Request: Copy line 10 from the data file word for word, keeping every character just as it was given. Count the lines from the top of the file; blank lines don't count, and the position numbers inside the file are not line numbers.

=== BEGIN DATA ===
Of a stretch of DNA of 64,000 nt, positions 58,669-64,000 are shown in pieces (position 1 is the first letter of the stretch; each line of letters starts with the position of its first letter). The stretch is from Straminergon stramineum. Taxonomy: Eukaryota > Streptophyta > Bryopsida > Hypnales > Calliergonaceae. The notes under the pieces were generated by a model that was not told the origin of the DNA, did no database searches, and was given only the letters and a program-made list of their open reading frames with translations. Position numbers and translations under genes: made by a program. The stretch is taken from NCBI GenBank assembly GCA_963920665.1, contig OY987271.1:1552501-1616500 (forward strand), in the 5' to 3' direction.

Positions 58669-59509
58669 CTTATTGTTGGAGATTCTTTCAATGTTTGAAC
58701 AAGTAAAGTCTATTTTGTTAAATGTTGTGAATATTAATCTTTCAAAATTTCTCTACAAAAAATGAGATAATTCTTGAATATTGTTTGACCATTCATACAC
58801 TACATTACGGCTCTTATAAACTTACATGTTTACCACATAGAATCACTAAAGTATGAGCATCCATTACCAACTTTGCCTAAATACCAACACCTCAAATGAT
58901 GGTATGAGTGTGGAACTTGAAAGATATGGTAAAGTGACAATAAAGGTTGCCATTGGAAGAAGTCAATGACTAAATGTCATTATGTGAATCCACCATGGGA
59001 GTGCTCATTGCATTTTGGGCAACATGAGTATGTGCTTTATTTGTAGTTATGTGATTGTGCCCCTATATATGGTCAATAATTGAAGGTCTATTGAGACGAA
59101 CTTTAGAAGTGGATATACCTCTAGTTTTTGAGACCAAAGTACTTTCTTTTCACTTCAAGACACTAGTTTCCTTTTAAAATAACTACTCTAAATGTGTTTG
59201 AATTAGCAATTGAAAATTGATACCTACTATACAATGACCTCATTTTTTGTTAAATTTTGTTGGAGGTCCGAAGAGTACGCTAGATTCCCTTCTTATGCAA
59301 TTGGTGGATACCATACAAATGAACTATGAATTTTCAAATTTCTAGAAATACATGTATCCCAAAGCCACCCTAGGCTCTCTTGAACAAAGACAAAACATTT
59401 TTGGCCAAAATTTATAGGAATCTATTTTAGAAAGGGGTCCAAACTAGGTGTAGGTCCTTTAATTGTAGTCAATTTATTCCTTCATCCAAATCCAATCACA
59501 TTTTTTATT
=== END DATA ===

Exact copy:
59301 TTGGTGGATACCATACAAATGAACTATGAATTTTCAAATTTCTAGAAATACATGTATCCCAAAGCCACCCTAGGCTCTCTTGAACAAAGACAAAACATTT